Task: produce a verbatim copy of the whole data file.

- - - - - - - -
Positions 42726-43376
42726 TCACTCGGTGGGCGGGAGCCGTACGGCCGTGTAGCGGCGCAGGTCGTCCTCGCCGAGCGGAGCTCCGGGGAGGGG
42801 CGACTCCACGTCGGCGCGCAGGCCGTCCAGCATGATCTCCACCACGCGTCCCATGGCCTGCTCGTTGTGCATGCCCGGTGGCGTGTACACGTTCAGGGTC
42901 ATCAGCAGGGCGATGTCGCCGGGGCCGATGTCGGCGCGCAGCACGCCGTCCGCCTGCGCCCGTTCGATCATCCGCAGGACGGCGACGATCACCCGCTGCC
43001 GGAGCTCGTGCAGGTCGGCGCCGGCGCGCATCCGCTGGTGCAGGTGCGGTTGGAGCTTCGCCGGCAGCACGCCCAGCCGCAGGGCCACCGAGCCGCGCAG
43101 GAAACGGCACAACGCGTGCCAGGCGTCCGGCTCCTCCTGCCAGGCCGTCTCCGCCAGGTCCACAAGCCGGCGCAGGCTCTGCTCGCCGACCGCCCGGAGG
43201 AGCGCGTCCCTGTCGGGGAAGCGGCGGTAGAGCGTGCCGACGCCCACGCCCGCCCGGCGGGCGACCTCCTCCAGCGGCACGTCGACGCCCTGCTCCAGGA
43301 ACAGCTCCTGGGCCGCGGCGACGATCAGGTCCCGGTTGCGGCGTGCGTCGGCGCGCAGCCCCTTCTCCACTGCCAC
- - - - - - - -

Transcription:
Positions 42726-43376
42726 TCACTCGGTGGGCGGGAGCCGTACGGCCGTGTAGCGGCGCAGGTCGTCCTCGCCGAGCGGAGCTCCGGGGAGGGG
42801 CGACTCCACGTCGGCGCGCAGGCCGTCCAGCATGATCTCCACCACGCGTCCCATGGCCTGCTCGTTGTGCATGCCCGGTGGCGTGTACACGTTCAGGGTC
42901 ATCAGCAGGGCGATGTCGCCGGGGCCGATGTCGGCGCGCAGCACGCCGTCCGCCTGCGCCCGTTCGATCATCCGCAGGACGGCGACGATCACCCGCTGCC
43001 GGAGCTCGTGCAGGTCGGCGCCGGCGCGCATCCGCTGGTGCAGGTGCGGTTGGAGCTTCGCCGGCAGCACGCCCAGCCGCAGGGCCACCGAGCCGCGCAG
43101 GAAACGGCACAACGCGTGCCAGGCGTCCGGCTCCTCCTGCCAGGCCGTCTCCGCCAGGTCCACAAGCCGGCGCAGGCTCTGCTCGCCGACCGCCCGGAGG
43201 AGCGCGTCCCTGTCGGGGAAGCGGCGGTAGAGCGTGCCGACGCCCACGCCCGCCCGGCGGGCGACCTCCTCCAGCGGCACGTCGACGCCCTGCTCCAGGA
43301 ACAGCTCCTGGGCCGCGGCGACGATCAGGTCCCGGTTGCGGCGTGCGTCGGCGCGCAGCCCCTTCTCCACTGCCAC